Delving into The Other Side of Night by Adam Hamdy
Q: There are some hints of speculative and the philosophical to The Other Side of Night. Mix that with lyrical writing and it’s poised to be one of the best novels of 2022. Can you tell us about the process of creating The Other Side of Night? Your ideas, your inspiration, blending such complex themes with a diverse cast of characters, and the 18-month writing journey?
A: The idea for The Other Side of Night came from a question our son, Elliot, asked when he was 8-years-old. He’s now approaching 14, so it’s taken me slightly longer than 18-months to bring the book to life. Thank you for asking about the speculative and philosophical aspects because they’re very important to me. The book is intended to be an experience, maybe a dream, to take readers out of themselves and give them a different perspective on life and the world. It doesn’t claim to have any answers, but hopefully it will prompt people to ask some interesting questions. In terms of the writing process, I started work the day Elliot asked his question, and I originally wrote it as a short story. I knew there was something in it that was worth exploring in a long-form piece, and worked on it as a screenplay and a novel for the next three years, but something was missing. It was interesting and emotional, but I wanted it to feel magical, so I kept working and waiting for inspiration to strike. It finally did when I met a man while teaching on a writing course at the Arvon Centre in Clun. We were on a lunch break and I’d gone for a walk in the woods that surround The Hurst, the beautiful home that once belonged to playwright John Osborne. I met a man walking a lovely dog and we fell in beside each other and started chatting. I asked about the dog and he told me it used to belong to his daughter and was now his because she’d died of cancer the previous week, leaving behind a husband and two young children. I did my best to console him, as much as one can a stranger, and we parted, but the grief he expressed stayed with me and I realized I needed a perspective such as his to give my book that magical quality.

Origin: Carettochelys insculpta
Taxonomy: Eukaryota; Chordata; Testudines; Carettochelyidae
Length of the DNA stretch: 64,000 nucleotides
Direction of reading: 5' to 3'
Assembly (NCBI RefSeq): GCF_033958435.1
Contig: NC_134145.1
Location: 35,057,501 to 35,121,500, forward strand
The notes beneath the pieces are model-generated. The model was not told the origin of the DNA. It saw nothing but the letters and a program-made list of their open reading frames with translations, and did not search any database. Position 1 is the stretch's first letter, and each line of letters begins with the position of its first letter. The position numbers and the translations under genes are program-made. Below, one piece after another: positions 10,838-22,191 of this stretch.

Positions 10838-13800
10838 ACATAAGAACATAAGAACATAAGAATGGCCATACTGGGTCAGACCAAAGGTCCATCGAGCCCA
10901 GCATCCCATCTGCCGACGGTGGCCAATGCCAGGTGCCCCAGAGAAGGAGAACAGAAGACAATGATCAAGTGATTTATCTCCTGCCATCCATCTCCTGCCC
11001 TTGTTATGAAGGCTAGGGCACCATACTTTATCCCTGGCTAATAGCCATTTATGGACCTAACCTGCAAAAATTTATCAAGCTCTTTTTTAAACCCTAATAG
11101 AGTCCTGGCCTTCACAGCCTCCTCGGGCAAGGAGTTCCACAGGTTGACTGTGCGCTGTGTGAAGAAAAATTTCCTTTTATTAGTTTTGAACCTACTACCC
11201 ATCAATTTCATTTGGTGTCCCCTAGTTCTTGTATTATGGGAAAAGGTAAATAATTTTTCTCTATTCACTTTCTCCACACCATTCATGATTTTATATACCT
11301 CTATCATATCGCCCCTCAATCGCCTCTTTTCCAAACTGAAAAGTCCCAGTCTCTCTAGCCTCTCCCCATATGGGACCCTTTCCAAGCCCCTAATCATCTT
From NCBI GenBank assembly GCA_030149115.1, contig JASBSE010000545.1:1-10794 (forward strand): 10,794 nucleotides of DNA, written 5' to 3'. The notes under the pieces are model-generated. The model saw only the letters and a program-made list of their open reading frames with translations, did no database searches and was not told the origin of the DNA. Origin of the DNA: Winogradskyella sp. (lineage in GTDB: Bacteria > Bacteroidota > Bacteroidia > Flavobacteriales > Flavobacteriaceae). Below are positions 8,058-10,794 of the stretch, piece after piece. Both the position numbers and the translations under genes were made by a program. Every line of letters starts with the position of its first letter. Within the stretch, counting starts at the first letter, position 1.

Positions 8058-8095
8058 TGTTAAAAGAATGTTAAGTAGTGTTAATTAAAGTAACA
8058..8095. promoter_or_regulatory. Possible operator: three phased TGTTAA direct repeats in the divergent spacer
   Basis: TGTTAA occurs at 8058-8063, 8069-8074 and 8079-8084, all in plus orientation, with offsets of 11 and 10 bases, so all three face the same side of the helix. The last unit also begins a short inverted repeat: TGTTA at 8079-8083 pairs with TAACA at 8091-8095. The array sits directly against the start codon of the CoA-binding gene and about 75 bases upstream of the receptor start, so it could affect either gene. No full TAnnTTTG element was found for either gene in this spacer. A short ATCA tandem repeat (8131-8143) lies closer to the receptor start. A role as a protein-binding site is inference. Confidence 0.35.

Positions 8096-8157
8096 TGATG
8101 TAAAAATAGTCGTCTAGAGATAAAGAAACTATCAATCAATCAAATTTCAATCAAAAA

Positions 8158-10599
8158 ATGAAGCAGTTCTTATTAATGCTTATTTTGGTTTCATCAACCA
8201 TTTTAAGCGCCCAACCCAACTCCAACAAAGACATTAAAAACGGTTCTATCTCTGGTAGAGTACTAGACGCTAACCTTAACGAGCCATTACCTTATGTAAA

Q: You’ve spent time as a screenwriter and currently work with both studio and production companies. How has that impacted your progress for The Other Side of Night? Can you dig a little into the challenges of screenwriting vs novel writing that were unexpected, fun, or unique?
A: Screenwriting teaches the importance of structure and of economy. Movies and TV are expensive, so every shot has to count. This doesn’t mean something has to happen in every shot, but it does mean any moments of nothing have to mean something. I think the same is true in novels. They work best when there is no fat, when the reader isn’t being asked to indulge an author and when the author has the reader’s enjoyment front of mind. This doesn’t mean non-stop action, but I do think it means every moment of inaction is presented deliberately and as a key part of the whole. Another thing screenwriting teaches is the importance of planning. Do as much work up front as possible and it saves heartache later on. I’ve written books with and without outlines, and have to say an outline makes the process much more fun. It’s like having a map, one can take detours and go off the planned route, but without a plan of getting from A to B, one risks getting entirely lost.